U.S. Postal Service Honors First Professional Black Sculptor Edmonia Lewis with Forever Stamp

USPS’s Edmonia Lewis stamps. (COURTESY U.S. POSTAL SERVICE)

Over the past decade, the U.S. Postal Service has made a point of using its stamps to honor figures overlooked for years by mainstream art institutions, including Ruth Asawa and Emilio Sánchez. The latest artist to receive the honor is Edmonia Lewis, a sculptor of Haitian and Ojibwe descent who some historians have identified as the first Black artist in her medium to hit it big in North America and Europe.

During the late 19th century, Lewis became known across the U.S. and beyond for elegant sculptures made in marble. Her Death of Cleopatra (1876), crafted from more than 3,000 pounds of Carrara marble, represents the moments following Cleopatra’s death by suicide and endures as her most famous work. (It’s owned by the Smithsonian American Art Museum in Washington, D.C.) Many of her other sculptures, however, have been lost to history.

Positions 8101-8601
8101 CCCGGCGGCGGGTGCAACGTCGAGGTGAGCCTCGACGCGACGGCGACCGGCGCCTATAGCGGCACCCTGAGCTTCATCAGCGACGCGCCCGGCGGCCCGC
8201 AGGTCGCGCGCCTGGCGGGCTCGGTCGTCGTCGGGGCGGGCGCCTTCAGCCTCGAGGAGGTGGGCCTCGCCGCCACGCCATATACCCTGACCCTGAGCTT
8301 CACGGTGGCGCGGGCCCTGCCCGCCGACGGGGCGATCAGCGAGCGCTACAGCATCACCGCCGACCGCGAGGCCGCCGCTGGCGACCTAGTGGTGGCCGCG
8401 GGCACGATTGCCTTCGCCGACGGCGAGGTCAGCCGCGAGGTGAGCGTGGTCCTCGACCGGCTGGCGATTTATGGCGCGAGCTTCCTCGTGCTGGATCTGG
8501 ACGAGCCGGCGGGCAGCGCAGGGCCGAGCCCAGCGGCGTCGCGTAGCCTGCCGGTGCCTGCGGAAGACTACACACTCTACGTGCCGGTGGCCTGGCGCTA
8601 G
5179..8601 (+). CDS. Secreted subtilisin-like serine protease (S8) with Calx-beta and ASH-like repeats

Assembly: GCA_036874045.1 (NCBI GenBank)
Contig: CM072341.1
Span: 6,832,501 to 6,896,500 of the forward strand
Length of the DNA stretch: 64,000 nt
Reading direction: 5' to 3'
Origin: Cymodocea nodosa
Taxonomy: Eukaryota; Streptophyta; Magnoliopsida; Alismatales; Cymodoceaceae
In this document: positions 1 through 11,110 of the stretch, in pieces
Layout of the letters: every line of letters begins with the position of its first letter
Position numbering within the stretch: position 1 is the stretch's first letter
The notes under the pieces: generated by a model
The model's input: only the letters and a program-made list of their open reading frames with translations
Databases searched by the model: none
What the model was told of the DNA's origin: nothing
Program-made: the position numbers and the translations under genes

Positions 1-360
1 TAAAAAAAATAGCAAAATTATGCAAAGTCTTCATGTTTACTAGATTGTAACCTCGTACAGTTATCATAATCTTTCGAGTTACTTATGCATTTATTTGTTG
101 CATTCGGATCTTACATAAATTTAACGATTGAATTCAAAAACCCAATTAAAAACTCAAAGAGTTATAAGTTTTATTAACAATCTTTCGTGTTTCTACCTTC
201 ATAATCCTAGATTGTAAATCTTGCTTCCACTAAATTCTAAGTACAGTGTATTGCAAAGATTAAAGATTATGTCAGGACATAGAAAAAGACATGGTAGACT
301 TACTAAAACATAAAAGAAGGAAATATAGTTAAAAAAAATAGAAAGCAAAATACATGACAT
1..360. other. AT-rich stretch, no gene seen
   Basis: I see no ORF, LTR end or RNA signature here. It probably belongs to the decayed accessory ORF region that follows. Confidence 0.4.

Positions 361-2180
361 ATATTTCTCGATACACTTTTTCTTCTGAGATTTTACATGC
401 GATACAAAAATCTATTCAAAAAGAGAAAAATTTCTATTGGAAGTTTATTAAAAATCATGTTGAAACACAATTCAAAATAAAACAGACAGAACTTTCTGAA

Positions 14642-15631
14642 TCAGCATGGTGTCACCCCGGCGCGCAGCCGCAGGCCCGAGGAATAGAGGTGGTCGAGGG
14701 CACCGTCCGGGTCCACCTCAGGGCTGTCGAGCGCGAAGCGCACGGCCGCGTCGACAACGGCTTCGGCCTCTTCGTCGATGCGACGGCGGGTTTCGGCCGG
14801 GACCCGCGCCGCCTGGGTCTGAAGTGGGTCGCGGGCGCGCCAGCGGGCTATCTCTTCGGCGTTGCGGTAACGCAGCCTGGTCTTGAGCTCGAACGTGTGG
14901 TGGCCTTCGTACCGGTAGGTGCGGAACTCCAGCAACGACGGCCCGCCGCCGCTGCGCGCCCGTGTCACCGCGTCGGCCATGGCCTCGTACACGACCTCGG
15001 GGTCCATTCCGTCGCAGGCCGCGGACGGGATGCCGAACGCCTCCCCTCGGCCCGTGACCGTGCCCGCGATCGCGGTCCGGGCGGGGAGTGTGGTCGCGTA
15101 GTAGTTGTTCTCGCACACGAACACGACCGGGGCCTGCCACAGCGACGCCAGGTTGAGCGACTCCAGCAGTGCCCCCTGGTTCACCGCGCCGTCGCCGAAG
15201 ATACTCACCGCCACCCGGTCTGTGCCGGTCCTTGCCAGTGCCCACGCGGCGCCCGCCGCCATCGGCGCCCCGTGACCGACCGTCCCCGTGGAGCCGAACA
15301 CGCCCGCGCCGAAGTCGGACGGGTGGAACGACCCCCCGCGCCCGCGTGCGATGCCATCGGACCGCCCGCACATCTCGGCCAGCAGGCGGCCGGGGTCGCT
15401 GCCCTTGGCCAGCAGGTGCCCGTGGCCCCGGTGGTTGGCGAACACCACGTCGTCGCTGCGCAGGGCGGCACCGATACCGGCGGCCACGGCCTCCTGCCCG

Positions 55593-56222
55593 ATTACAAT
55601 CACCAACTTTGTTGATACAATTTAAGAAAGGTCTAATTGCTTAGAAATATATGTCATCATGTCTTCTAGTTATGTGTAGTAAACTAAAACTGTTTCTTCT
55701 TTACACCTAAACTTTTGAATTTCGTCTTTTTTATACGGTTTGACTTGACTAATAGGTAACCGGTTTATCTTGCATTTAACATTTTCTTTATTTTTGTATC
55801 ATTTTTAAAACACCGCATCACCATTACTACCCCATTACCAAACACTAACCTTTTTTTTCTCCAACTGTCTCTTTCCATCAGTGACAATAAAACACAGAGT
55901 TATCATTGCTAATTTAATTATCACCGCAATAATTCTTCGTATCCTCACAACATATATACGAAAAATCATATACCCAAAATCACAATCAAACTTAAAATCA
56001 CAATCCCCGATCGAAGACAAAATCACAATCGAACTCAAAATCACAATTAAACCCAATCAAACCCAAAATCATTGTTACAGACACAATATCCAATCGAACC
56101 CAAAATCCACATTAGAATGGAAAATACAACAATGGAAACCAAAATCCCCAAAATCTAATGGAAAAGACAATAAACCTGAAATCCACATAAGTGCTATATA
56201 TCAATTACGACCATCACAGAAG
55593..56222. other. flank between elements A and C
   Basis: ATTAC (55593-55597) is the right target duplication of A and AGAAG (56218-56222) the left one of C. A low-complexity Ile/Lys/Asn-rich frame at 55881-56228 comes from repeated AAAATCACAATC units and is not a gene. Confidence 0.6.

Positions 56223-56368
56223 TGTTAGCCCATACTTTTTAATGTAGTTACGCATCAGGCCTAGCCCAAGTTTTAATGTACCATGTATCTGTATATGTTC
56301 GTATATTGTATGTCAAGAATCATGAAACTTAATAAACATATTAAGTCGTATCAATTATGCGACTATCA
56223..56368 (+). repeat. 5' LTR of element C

Lewis’s postage stamp is based on a portrait that Augustus Marshall took of her sometime between 1864 and 1871. It’s part of the USPS’s “Black Heritage” series, which also includes stamps paying homage to playwright August Wilson, tennis player Althea Gibson, and others.

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SOURCE: ARTnews, Alex Greenberger